It looks like the tides are finally changing at Victoria’s Secret. Just days after word spread that the company was hiring Valentina Sampaio as its first transgender model, Ed Razek, the longtime CMO of its parent company, L Brands, is leaving the company. According to the New York Times, a memo was sent around to employees on Monday announcing his retirement.
The timing is particularly interesting as Razek and the lingerie retailer have faced mounds of controversy in recent months. First, for Razek’s offensive transphobic comments that he made to Vogue in November. Though Razek claimed that the company had “considered putting a transgender model” in its annual fashion show, he said he didn’t think it should because “the show is a fantasy.”
Secondly, Razek is leaving during a time when the brand is facing scrutiny for the “mentor”-and-“protégé” relationship between L Brands CEO Les Wexner and convicted sex offender Jeffrey Epstein, who allegedly tried posing as a recruiter for Victoria’s Secret in 1997. Wexner has claimed that he severed ties with Epstein years ago.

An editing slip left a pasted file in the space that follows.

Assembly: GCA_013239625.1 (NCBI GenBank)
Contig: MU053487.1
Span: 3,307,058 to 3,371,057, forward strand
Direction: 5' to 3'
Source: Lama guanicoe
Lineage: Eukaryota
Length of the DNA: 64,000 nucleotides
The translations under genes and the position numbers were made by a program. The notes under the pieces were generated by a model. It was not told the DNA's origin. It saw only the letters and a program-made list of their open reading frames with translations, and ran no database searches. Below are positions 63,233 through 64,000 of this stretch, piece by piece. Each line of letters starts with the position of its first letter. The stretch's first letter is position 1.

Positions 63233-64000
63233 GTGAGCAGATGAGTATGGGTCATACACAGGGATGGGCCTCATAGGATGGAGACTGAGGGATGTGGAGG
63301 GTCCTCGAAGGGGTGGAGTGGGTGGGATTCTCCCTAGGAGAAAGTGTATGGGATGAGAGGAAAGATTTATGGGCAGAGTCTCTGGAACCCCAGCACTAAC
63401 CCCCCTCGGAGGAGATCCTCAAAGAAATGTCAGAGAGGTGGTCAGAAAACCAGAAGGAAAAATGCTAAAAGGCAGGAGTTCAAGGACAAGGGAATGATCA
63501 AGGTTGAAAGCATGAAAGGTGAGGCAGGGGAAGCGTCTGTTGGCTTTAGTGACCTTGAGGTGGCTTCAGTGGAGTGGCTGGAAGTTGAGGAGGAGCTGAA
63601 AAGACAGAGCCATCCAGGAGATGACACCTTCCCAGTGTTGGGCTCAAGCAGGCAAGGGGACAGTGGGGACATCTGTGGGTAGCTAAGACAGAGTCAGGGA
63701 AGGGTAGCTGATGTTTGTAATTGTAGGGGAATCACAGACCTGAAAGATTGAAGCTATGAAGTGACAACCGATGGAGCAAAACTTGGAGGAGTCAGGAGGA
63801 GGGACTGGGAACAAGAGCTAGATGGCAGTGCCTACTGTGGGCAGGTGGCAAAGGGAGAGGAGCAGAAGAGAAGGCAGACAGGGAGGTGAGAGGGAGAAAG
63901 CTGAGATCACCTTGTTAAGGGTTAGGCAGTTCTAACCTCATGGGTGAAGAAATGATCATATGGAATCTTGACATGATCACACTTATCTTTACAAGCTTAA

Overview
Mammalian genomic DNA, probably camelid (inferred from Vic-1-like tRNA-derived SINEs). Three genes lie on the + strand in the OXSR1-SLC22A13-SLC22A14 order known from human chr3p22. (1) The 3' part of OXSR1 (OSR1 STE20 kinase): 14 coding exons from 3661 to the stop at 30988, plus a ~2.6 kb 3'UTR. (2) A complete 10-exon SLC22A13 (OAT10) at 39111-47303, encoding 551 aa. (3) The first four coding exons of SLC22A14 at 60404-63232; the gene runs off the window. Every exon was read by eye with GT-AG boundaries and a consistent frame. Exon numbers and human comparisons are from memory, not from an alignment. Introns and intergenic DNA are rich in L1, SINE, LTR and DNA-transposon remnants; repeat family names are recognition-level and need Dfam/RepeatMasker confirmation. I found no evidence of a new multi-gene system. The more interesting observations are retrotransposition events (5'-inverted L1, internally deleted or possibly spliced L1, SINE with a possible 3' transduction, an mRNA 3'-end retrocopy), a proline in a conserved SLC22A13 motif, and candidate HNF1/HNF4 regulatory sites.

Since joining the company in 1983, Razek has had a massive impact, helping launch the careers of notable Victoria’s Secret Angels Heidi Klum, Tyra Banks, and Gisele Bündchen. He also had a huge part in cultivating its signature airbrushed and hypersexualized identity, something that is becoming more passé as diversity and body-positivity are dominating the mainstream.
Perhaps Razek’s departure and the hiring of Sampaio are part of Victoria’s Secret’s plan to attempt some sort of comeback, but there’s a long road ahead. The company does not seem to hold the same power that it once did in the world of retail: Since the beginning of 2019, it has reportedly been suffering from decreased sales and has announced the closing of more than 50 brick-and-mortar stores. And its once-popular fashion show has experienced a decline in viewership, leading the brand to “rethink” its annual event.